Darwin was himself a devout Christian and wanted to publish the Origin of Species posthumously. But as he was the world’s leading naturalist, he was asked to review (as in peer review) a paper from a bright young man who had also come up with a theory of evolution similar to Darwin’s. Darwin had been writing drafts of his work for two decades to explain his lifetime of observations and rushed his book to print. The young fellow (whose name I forget, but you don’t need everything handed to you on a silver platter), was surprisingly gracious about it, recognizing that Darwin could not have faked his work from the manuscript under review in such a short amount of time. Darwin’s examples of his theory in action were so numerous and exhaustive as to remove all doubt of plagerism, and to utterly convince nearly all the scientific minds of the day, which the young man’s manuscript would not have done by a long shot. When Darwin published the Origin of Species, he left out the portion he later published as The Descent of Man because he correctly observed that it would have been far too controversial for Victorian England. Darwin acknowledged that the young man had independently arrived at the theory, and the two occasionally gave joint lectures.

As exhaustive as Darwin’s evidence was, he only began to describe the evidence supporting evolution. There is no scientific data that undermines the basic theory, but there do remain questions about the origins of life in single cell organsims that remain, as well as the jump to multi-cell organisms and complex organisms. But for the most part, the evidence supporting evolution is everywhere.

As for the intelligent design version of creationism, it still isn’t science. (I’m a Christian myself, I just know the difference between faith and facts.) What intelligence? Show us, that is what the analytical tool of science is all about.

Some people take comfort in having the world as a simple place that can be explained by one unchanging book as interpreted by a fellow telling them what to do from a pulpit. Do not begrudge them this comfort. Life is difficult and some people would be at a complete loss without simple answers to the most complicated questions.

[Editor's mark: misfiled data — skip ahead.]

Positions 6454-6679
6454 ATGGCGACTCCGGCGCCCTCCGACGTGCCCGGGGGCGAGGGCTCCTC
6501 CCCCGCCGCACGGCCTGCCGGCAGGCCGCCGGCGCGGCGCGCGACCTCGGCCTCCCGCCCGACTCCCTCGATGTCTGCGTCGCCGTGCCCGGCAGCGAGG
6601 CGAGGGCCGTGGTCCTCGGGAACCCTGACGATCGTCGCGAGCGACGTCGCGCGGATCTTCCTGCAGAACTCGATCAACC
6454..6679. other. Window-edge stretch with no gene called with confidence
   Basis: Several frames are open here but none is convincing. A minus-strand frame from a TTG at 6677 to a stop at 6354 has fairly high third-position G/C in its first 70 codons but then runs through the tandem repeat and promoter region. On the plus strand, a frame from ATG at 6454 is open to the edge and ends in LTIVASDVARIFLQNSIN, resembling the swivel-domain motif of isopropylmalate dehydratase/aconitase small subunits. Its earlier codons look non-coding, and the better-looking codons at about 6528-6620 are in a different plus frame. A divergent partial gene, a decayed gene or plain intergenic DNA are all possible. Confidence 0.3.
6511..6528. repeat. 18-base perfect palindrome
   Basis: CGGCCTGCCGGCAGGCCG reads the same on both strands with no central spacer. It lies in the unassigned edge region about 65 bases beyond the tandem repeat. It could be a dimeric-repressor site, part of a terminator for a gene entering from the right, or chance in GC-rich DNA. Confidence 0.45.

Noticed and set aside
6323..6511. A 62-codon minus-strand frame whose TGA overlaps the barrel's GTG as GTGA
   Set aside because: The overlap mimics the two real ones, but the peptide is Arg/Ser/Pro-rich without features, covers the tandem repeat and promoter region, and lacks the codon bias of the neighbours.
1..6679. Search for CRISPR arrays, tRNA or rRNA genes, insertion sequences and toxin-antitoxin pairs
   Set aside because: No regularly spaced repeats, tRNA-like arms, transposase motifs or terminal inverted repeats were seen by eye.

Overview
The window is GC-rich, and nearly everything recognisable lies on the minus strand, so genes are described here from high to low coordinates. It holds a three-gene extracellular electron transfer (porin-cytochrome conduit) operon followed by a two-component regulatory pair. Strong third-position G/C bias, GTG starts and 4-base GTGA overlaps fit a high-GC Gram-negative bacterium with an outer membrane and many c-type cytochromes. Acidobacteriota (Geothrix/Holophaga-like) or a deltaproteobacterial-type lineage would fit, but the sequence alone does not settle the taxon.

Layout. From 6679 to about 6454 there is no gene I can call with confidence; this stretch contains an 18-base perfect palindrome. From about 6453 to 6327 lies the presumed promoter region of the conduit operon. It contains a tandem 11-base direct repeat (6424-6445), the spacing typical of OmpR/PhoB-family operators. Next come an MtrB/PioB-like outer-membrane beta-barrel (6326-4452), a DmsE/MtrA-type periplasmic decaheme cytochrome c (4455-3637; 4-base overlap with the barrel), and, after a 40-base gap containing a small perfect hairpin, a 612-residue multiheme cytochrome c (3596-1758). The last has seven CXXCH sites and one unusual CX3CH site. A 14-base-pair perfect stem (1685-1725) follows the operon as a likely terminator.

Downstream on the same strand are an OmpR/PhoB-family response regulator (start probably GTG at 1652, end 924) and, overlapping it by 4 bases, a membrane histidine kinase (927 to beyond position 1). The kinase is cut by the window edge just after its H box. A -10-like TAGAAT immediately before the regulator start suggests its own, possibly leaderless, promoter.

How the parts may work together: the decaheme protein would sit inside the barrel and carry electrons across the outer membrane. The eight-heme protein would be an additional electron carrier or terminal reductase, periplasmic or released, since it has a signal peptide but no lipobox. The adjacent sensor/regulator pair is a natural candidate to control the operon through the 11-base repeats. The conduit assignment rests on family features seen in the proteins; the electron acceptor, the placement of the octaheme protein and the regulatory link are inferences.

You know, it might be more accurate to say the survival of the luckiest. I mean if a meteor hits the earth and squishes all of the members of a species that species isn’t badly adapted, it is just plain unlucky. After all, how can you expect them to be adapted to an essentially random meteor strike. Survival of the best adapted is still a factor, it is just one step after survival of the luckiest.

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My personal theory on what we call religion is that religion is the part of our mind that covers the things in the universe which we do not understand. This may be why many (or at least some) religious people dislike it when science tries to explain something that had been part of their religion. After all, who wants someone else explaining god to them? (God being a personification of religion.) The thing is, given a finite lifetime and an infinite universe, what we do not understand will always be larger than what we do. So why not keep an open mind and attempt to understand as much as you can, all the while secure in the knowledge that you’ll never understand it all?
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Here goes. The “tree” is the classical way of looking at evolution with one species succeding another in a steady progress. The “thicket” means that evolution sets off in many directions at once, so at a given time there are several branches with “cousin” species. Some branches die out and some evolve into a new set of subbraches etc. In other words the total opposite from your guess.